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Would a Rose by Any Other Name Smell as Sweet?

July 18, 2007  

According to marketing strategist Michael Goodman, there are five common ways to name a brand or a company. The next time you're stumped when trying to think of a name for your new product, service or organization, try brainstorming a little down each of these different paths.

  1. Take the names of people, animals, places or symbols: Johnson & Johnson, Procter & Gamble, Scientific Atlanta, Ford, Heinz, Alamo, Eli Lilly, Disneyland.
  2. Literally describe the business, product or service: American Airlines, General Motors, Metropolitan Life, General Electric, Universal Studios.
  3. Use contractions, acronyms or initials: IBM, FedEx, Nabisco, ESPN, 3M, AAA, HP, AT&T.
  4. Make up a nonsense name, or pick an unrelated or coined name, or use a foreign phrase that sounds good: Google, Yahoo, Zocor, Exxon, Dos Equis, Tivo, Xerox.
  5. Come up with a benefit-related name: Spic ‘n’ Span (household cleaner), Edge (shaving lather), Head & Shoulders (shampoo), Nice ‘n’ Easy (hair coloring), I Can’t Believe It’s Not Butter (margarine).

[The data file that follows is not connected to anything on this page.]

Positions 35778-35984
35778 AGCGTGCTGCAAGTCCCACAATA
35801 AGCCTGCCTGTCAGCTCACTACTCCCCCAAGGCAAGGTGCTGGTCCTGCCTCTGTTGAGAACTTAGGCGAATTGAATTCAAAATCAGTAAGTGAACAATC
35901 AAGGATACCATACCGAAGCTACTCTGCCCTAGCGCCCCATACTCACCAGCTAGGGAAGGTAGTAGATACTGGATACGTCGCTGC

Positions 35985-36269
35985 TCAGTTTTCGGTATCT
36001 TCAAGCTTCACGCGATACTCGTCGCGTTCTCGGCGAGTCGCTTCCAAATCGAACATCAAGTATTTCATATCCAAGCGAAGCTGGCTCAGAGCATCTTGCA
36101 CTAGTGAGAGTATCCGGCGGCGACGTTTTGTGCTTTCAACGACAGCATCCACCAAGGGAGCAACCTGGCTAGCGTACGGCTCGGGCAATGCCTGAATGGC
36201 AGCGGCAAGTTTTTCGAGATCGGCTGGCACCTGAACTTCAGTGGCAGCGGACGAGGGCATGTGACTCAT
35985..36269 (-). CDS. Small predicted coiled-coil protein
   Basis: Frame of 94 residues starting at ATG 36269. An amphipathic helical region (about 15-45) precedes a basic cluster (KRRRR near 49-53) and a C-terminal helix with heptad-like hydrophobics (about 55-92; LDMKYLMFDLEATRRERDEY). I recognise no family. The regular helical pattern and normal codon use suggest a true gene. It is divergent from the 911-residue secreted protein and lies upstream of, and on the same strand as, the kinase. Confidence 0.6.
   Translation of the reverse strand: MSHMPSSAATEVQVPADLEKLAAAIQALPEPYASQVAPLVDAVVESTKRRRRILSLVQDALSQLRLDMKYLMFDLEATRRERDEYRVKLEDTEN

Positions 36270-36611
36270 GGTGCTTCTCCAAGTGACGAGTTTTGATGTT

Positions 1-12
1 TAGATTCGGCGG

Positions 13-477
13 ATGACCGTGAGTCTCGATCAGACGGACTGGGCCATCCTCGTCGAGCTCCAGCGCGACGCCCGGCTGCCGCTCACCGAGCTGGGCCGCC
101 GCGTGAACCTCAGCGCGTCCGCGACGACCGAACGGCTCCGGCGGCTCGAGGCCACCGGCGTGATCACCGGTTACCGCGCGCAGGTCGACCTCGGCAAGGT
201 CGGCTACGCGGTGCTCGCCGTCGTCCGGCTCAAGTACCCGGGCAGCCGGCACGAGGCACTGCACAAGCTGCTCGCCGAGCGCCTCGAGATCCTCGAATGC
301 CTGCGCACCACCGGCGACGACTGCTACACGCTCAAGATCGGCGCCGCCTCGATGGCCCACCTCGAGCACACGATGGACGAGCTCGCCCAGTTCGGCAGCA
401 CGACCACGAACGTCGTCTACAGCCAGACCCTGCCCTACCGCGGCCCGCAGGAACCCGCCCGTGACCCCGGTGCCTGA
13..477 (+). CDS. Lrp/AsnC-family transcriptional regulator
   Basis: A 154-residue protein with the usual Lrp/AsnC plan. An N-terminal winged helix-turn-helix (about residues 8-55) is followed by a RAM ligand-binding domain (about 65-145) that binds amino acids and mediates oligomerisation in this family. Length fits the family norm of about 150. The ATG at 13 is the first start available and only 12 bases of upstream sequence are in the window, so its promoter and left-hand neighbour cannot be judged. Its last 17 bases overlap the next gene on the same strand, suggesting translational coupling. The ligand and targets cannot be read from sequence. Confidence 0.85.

With so many choices, which is best? Goodman recommends a benefit-related name, if possible. Admittedly, it is the most difficult to come up with, but it is often the best approach. Why? A benefit-related name brings you one step closer to attracting target customers by communicating your company’s positioning at the outset.

The Po!nt: Naming a company or a brand can have long-reaching effects. But don't be intimidated. Just follow the time-tested approaches of marketers who have tackled the challenge before you.

To learn more about naming, attend the MarketingProfs Small Business Seminar Positioning, Naming, and Taglines this Friday at 3pm Eastern.

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